As I carried the parts from the kitchen to my designated spot on the couch next to my pump, Duke would look at me and say, "You gotta do that milk machine, mom?" There was only so much of that question I could take. It was so sad to me. I wanted to explain it to him. "Well, honey, I don't have to do it, but it's good for me to do it. You got to have this milk for a whole year and now it's Nova's turn to have it." But even that elementary description wouldn't truly make sense in his mind. I'm not saying it's wrong to pump when you've got a toddler around, but for me, it wasn't working - logistically or emotionally.
5-6 pumping sessions a day turned into 4. Then that turned into Oops I forgot to do 4, so I guess I'll just be good with 3 today. Well, once you get to 3, things kind of start ending. You think, I'll just pump for like 40 minutes and get more milk and it'll be great. But it just doesn't work like that. Once I got to that point, where I knew I just didn't care that much, I talked with Colt about it. He was completely supportive of whatever I chose, but was definitely over it like I was.
I thought about pumping before I was pumping, I rolled my eyes as I was pumping, I complained about pumping after I finished pumping, and then I spent a million minutes a day maintaining and cleaning all the parts that were used for pumping. Nothing about it was fun. I didn't feel noble, I felt exhausted.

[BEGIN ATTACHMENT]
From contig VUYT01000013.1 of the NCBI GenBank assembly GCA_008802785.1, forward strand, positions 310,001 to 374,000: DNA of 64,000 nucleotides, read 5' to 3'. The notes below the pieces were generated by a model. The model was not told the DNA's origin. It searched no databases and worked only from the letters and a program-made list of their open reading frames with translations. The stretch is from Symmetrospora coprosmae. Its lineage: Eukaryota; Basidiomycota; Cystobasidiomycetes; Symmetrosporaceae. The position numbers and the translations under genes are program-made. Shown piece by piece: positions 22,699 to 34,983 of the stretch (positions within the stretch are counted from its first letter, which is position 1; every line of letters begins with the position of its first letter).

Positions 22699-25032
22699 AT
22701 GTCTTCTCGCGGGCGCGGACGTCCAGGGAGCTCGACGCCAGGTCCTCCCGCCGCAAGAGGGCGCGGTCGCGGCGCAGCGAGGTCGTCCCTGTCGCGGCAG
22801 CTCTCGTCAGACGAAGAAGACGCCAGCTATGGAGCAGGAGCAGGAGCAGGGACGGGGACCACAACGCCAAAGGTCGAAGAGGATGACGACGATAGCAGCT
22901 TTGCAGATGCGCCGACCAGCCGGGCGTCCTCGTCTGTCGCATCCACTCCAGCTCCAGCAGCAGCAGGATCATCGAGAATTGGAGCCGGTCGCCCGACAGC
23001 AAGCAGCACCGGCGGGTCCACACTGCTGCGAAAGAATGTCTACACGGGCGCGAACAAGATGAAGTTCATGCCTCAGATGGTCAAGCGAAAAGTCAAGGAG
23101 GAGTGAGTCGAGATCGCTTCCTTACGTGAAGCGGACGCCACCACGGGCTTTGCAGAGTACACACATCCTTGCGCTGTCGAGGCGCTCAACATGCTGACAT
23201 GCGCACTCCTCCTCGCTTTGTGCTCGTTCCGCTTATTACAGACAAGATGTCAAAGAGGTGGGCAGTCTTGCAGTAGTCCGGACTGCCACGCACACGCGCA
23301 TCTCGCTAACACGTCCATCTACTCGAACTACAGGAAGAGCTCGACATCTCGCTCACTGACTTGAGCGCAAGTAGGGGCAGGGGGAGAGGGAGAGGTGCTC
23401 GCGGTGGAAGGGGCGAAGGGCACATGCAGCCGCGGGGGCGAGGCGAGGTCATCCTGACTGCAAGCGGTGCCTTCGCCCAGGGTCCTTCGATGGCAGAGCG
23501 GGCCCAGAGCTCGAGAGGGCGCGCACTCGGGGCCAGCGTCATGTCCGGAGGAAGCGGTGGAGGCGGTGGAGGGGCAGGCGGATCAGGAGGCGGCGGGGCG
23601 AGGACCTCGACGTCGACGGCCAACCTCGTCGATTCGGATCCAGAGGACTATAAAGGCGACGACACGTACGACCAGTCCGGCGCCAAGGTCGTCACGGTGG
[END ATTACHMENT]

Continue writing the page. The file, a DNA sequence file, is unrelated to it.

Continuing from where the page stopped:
There wasn't really a definitive moment when I made the decision to quit. The pumping sessions decreased and at the same time, Colt and I were discussing the idea of switching to formula. It all just gradually happened. Life happened. I wasn't going to plan my life around this. I just couldn't. It wasn't my personality. Committing to nurse for a year and carrying that plan out with Duke was hard stuff. Breastfeeding is tough, period. But exclusively pumping is tougher. There are all of these extra steps you have to add into your life and routine in order to get your milk from you to your baby. Breastfeeding is like paying by credit card online and pumping is like mailing in a check. It just takes longer.